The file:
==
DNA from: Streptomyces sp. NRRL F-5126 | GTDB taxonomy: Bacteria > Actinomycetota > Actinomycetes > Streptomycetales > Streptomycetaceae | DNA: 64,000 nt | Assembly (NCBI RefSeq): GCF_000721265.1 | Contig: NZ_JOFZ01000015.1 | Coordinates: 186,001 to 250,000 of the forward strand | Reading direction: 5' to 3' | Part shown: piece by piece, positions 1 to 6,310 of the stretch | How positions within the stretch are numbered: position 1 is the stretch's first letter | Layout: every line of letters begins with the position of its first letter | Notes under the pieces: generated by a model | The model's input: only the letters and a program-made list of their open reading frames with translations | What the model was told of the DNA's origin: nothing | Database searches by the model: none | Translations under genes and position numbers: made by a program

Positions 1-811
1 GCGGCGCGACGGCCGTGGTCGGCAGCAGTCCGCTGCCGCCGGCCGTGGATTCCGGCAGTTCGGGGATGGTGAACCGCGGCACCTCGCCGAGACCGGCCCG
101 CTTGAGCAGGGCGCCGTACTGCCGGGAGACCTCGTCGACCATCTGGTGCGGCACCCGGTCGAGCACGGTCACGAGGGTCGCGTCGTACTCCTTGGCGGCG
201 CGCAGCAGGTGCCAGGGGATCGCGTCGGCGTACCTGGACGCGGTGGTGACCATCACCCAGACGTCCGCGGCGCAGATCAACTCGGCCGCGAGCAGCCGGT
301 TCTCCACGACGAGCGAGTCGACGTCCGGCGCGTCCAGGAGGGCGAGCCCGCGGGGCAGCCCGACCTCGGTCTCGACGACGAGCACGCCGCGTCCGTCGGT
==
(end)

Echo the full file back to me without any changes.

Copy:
DNA from: Streptomyces sp. NRRL F-5126 | GTDB taxonomy: Bacteria > Actinomycetota > Actinomycetes > Streptomycetales > Streptomycetaceae | DNA: 64,000 nt | Assembly (NCBI RefSeq): GCF_000721265.1 | Contig: NZ_JOFZ01000015.1 | Coordinates: 186,001 to 250,000 of the forward strand | Reading direction: 5' to 3' | Part shown: piece by piece, positions 1 to 6,310 of the stretch | How positions within the stretch are numbered: position 1 is the stretch's first letter | Layout: every line of letters begins with the position of its first letter | Notes under the pieces: generated by a model | The model's input: only the letters and a program-made list of their open reading frames with translations | What the model was told of the DNA's origin: nothing | Database searches by the model: none | Translations under genes and position numbers: made by a program

Positions 1-811
1 GCGGCGCGACGGCCGTGGTCGGCAGCAGTCCGCTGCCGCCGGCCGTGGATTCCGGCAGTTCGGGGATGGTGAACCGCGGCACCTCGCCGAGACCGGCCCG
101 CTTGAGCAGGGCGCCGTACTGCCGGGAGACCTCGTCGACCATCTGGTGCGGCACCCGGTCGAGCACGGTCACGAGGGTCGCGTCGTACTCCTTGGCGGCG
201 CGCAGCAGGTGCCAGGGGATCGCGTCGGCGTACCTGGACGCGGTGGTGACCATCACCCAGACGTCCGCGGCGCAGATCAACTCGGCCGCGAGCAGCCGGT
301 TCTCCACGACGAGCGAGTCGACGTCCGGCGCGTCCAGGAGGGCGAGCCCGCGGGGCAGCCCGACCTCGGTCTCGACGACGAGCACGCCGCGTCCGTCGGT